Way back in the last century, in 1999 to be exact, we had the good fortune of publishing several articles by Thomas Scoville. One of his most popular, and certainly the most timeless, is the following song to UNIX. It used to be a Valentines tradition for us, but for various reasons it lay neglected for several years in a little visited directory on one of our servers. But it's time we dusted it off again, and shared it with the world. Enjoy, and Happy Valentines Day.
Love, as a rule, doesn't figure prominently in discussions about computing. Perhaps this is for the best; computer virtuosi are not generally renowned for their grands amours, and it's probably better for all concerned not to call attention to this.
But at the risk of alienating all my other significant relationships, I'm compelled to proclaim that other love that dare not speak its name: I love my operating system. And even though linear-thinking, arch-rational computer adepts like myself are seldom compelled to such attachments, when love blooms on the desktop, the object of affection is very often UNIX.
I've seldom heard such bold proclamations of love for Windows NT. Certainly there are plenty of other strong emotions within its orbit: There is awe -- for the strategic positioning and sublimely ruthless marketing tactics supporting its proliferation. There is fear -- that it might subjugate the world in desktop tyranny. There is plenty of subjugated, groveling admiration of Bill Gates and his company's share price. But no love; Microsoft creations do not touch the heart.
I've been around the block. I'm not proud of it, but I must admit to having embraced a good number of OSs over the years. I've been a real libertine -- a slut, even. I've taken my walks on the wild side, from VMS to MVS. I've committed youthful indiscretions with CP/M and TOPS-20 that I've lived to regret. But none could ever measure up to UNIX. I will always carry a torch.
What was it about UNIX that won my heart? Like many great loves, it does not yield to rational analysis. But I do know that UNIX shares a lot in common with anyone else who ever won my undying affection. I'll try to explain:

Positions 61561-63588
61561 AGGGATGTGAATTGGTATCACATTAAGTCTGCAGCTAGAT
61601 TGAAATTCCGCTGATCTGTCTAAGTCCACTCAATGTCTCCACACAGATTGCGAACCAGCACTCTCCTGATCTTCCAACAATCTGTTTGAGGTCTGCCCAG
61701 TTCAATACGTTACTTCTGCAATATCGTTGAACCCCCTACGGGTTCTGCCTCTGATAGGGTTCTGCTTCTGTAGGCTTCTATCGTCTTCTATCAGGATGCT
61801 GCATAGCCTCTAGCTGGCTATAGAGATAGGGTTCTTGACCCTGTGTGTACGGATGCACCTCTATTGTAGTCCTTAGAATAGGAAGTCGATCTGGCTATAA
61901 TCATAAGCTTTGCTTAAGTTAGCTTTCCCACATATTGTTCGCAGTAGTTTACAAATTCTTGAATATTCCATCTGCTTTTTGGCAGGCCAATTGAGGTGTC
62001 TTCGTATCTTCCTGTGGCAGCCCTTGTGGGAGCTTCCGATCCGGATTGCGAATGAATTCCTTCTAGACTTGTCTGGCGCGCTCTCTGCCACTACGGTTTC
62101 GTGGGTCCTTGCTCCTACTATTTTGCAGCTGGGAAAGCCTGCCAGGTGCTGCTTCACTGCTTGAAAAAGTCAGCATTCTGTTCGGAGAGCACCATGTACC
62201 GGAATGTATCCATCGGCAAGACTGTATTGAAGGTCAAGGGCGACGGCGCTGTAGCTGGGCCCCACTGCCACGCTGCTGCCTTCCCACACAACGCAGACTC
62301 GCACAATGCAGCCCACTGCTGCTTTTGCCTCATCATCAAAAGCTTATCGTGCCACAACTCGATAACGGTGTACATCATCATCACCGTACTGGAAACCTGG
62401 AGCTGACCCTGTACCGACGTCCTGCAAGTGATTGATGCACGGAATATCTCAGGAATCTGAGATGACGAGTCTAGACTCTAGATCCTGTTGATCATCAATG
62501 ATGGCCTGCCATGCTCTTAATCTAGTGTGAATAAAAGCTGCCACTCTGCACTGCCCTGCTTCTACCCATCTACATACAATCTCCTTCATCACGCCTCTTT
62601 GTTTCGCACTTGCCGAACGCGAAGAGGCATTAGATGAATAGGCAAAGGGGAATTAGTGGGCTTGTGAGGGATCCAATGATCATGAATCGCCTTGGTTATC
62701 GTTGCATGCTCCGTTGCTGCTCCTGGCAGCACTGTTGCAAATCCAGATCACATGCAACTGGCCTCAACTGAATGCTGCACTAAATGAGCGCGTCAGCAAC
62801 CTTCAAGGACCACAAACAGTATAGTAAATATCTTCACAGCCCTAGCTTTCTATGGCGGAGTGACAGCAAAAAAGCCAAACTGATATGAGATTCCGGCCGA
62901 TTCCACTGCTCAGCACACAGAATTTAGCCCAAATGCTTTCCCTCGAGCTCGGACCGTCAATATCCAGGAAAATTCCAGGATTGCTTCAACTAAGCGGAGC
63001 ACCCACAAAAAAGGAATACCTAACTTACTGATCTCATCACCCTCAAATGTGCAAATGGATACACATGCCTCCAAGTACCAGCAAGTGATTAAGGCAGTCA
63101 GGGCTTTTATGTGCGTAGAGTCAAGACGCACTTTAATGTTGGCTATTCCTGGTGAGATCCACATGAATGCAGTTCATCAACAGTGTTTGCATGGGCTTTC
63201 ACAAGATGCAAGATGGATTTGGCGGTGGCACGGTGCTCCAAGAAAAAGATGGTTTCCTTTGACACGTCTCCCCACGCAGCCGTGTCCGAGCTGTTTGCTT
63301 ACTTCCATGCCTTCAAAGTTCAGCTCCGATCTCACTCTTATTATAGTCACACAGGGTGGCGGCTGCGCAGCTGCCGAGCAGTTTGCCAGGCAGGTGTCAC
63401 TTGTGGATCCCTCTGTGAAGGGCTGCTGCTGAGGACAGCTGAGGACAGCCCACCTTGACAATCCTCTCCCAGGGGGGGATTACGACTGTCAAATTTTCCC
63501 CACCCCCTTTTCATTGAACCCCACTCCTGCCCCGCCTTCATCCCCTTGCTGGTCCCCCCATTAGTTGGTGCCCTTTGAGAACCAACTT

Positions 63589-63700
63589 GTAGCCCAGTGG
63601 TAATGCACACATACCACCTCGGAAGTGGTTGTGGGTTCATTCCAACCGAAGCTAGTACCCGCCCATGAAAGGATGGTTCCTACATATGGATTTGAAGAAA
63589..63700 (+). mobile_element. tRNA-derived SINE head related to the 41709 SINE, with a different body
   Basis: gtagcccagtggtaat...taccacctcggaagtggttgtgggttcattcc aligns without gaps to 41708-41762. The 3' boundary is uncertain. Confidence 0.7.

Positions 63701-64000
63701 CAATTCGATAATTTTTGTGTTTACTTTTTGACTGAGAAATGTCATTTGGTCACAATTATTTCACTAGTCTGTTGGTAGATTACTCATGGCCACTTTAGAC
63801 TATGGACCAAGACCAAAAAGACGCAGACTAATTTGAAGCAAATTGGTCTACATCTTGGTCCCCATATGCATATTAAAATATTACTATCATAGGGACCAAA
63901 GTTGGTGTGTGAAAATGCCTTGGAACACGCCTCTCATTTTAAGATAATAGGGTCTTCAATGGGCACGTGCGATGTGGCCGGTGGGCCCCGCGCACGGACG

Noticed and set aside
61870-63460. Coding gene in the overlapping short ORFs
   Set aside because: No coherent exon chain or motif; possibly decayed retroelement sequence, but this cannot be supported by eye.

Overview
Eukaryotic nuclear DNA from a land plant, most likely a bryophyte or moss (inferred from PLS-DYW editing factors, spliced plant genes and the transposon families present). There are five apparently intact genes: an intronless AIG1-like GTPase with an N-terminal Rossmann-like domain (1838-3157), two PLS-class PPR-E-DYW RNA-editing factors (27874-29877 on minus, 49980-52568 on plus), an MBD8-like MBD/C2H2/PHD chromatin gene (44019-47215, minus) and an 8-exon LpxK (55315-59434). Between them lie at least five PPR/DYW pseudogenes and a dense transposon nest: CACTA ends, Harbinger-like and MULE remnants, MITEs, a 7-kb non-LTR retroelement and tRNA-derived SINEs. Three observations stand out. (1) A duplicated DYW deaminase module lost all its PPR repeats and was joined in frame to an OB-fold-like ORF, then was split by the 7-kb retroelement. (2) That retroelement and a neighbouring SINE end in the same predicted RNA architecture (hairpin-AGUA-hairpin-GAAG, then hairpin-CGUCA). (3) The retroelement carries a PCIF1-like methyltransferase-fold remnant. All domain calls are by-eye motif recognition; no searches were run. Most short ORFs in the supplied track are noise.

UNIX is mysterious when you first approach. A little intimidating, too. But despite an unadorned and often plain presentation, the discerning suitor can tell there's lot going on under the surface.
She's complicated, too -- getting to know her takes some effort. She can be a little unforgiving on the command line. And of course, there are the inevitable arguments -- regular expressions, switches, and such -- so you have to choose your words carefully. Eventually you'll realize you're going to need to know a lot about her history before things ever get very far.
But if you show the right level of commitment, you can get close -- much closer than other OSs. When you become a superuser, both you and UNIX will be at your most vulnerable. You'll need a steady hand and an even temper to make it work out. And in many UNIX relationships, you'll even get source code and a compiler; you can ask her to change for you. A relationship doesn't get any closer or more committed than that.
I must confess that when I first met NT, I was dazzled by the flashiness. Lots of color, slick user interfaces, shiny icons inviting me to point-and-click. Relentlessly cheerful. There were no expectations I might have to burden myself with the distractions of typing or thinking much -- I just followed the defaults, flirting with the check-boxes and radio-buttons, clicking the inviting "OK" buttons. Wow. For a first date, things went just great.
But after a while I noticed a certain shallowness -- conversations never went beyond the pop-ups and dialog boxes. When I wanted to deepen the relationship, NT was stand-offish, aloof. Worse, I had the feeling that whatever might be going on under the surface, I would never be allowed to know. Such impediments to intimacy would definitely get in the way of a long-term relationship.
Time confirmed my worst fears: when it came to questions about NT's inner life, she wouldn't tell me anything. She wouldn't make herself vulnerable. And she'd never, ever show me the source code.
I know what you're thinking: this metaphor -- this author -- is deranged. Anyone with a need for this kind of intimacy with a virtual machine could use some serious psychiatric attention. And maybe you're right. UNIX isn't flesh and blood. Maybe I'm just a little too needy.
On the other hand, an operating system is a reflection of the values, personality, and ultimately, the psyche of the designer. And if I'm going to have to settle for a reflection, is it too much to ask it be a nice, warm, sympathetic psyche in the glass? One that will enjoy walks on the beach and dinners by candlelight as much as I do? Is it wrong to want more out of a relationship in which so much of my time is spent? Isn't it okay to want to feel just a little more fulfilled? I have so much to give... Must I throw my love away?